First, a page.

OTTAWA – Former star candidate and now outgoing Liberal MP Andrew Leslie is on the witness list to testify, if called, against the government on behalf of suspended Vice-Admiral Mark Norman in the high-profile case about the alleged leak of cabinet documents, CTV News has learned.

Leslie, who represents the Ottawa riding of Orleans and was previously a lieutenant-general in Canadian military, would not comment. But sources tell CTV News that he informed the Prime Minister's Office more than a year ago that he would testify on behalf of Norman. Sources confirm that he is listed on the defence witness list.

Two high level sources tell CTV News that after Leslie informed the Liberal whip that he would testify on behalf of Norman, he was not pressured to change his testimony, nor was he asked not to run again.

But as late as two weeks ago, sources say that the most senior members of the PMO were inexplicably still unaware of Leslie’s decision.

CTV News has also learned that Leslie asked that his legal costs be covered by the government, and that request has been signed off on, sources said.

In contrast, CTV News has learned that Norman’s legal fees, which are not being covered by the government, have grown to more than $500,000 and that this has presented him with a serious financial burden that sources tell CTV News is very difficult for him to deal with at the moment.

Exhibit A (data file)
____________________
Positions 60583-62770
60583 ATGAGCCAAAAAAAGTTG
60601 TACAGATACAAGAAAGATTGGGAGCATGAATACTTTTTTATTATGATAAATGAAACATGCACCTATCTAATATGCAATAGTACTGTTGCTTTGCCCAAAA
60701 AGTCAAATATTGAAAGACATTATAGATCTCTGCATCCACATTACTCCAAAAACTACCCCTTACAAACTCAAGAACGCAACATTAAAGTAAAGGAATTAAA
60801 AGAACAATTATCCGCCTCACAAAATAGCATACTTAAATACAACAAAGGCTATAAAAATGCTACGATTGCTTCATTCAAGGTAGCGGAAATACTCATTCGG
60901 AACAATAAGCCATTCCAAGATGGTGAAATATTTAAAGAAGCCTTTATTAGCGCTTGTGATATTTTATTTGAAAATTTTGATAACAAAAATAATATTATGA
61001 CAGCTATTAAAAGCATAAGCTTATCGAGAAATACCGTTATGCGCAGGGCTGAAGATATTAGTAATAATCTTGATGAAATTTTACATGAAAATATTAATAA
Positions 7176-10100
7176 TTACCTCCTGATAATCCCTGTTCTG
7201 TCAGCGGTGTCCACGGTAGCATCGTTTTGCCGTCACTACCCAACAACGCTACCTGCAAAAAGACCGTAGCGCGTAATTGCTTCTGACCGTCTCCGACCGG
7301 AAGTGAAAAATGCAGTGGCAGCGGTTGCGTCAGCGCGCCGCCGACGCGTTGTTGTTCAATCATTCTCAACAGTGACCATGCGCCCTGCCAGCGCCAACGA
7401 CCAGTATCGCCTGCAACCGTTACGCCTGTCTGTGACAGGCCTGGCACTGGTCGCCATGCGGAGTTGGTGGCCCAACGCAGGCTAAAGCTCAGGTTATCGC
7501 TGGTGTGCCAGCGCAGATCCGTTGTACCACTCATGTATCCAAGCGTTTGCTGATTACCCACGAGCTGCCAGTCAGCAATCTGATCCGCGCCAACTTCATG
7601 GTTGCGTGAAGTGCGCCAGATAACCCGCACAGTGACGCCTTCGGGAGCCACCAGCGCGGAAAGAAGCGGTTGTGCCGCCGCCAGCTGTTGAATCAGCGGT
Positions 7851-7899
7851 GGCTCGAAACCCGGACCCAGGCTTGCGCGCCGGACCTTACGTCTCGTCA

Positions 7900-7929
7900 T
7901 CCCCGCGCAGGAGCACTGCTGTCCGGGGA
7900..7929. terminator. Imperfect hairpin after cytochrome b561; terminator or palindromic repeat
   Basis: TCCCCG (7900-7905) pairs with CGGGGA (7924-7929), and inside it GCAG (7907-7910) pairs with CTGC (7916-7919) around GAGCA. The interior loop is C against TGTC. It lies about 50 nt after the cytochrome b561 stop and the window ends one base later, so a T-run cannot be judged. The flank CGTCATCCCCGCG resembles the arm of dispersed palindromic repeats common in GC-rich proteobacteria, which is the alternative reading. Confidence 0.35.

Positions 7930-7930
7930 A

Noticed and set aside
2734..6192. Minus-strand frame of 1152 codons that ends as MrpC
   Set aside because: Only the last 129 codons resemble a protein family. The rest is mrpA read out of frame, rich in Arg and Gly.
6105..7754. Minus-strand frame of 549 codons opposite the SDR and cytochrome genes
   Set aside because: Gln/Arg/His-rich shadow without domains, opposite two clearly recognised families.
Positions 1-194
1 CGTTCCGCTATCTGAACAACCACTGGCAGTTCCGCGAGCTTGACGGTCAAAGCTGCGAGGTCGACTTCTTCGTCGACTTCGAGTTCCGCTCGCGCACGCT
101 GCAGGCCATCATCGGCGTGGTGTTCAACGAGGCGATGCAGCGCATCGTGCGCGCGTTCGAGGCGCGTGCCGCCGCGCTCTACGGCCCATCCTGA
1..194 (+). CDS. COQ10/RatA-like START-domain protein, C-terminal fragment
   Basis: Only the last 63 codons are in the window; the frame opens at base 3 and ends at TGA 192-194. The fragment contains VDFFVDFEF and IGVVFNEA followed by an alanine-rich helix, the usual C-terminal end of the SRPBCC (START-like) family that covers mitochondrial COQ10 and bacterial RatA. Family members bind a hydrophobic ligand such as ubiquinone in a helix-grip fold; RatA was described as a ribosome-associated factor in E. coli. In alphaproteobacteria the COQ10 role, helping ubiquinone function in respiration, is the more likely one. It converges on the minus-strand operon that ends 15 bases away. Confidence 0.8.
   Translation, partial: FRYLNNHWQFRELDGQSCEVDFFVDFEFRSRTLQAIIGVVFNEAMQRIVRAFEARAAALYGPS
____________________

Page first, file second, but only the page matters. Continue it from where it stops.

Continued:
Sitting MPs can approach the Board of Internal Economy -- the multi-party governing body of the House that oversees MPs’ spending, manages employment and other House administration matters -- to request that their legal fees for external matters be covered. It is unclear if this is the route Leslie has taken, as the decisions related to legal matters that the Board makes are done behind closed doors.  

It is not known in what context Leslie could be preparing to present if the case goes to trial, whether it's as a character witness, or in a more substantive way. There is no trial date set yet in the high-profile case, which is why there is no confirmation as to when Leslie might testify, though it is expected to begin in August, months before the Oct. 21 federal election.

When asked for comment, Cameron Ahmad, communications director in the Prime Minister's Office said: "We do not comment on matters before the courts, and we respect the independence of the court process." 

The Norman trial has the potential to expose damaging revelations about how big military contracts are awarded, and the opposition is seizing on Leslie’s decision to testify for Norman, describing it as dealing another blow to Prime Minister Justin Trudeau’s credibility on the issue.

“What it tells me is that this is the third individual who is very sought after by the Liberals in the last election to run for them that has found that he couldn’t stomach what is happening with the Liberal government,” said Conservative MP Lisa Raitt. She was referring to former Attorney General Jody Wilson-Raybould and former Treasury Board President Jane Philpott, who were booted from the Liberal caucus after saying they did not have confidence in how the prime minister handled the SNC-Lavalin scandal.

Norman is a constituent in the riding Leslie represents, and Leslie has known Norman for more than 15 years as colleagues and acquaintances. Leslie had Norman work on his team when he led the controversial 2010 transformation report on the Canadian military.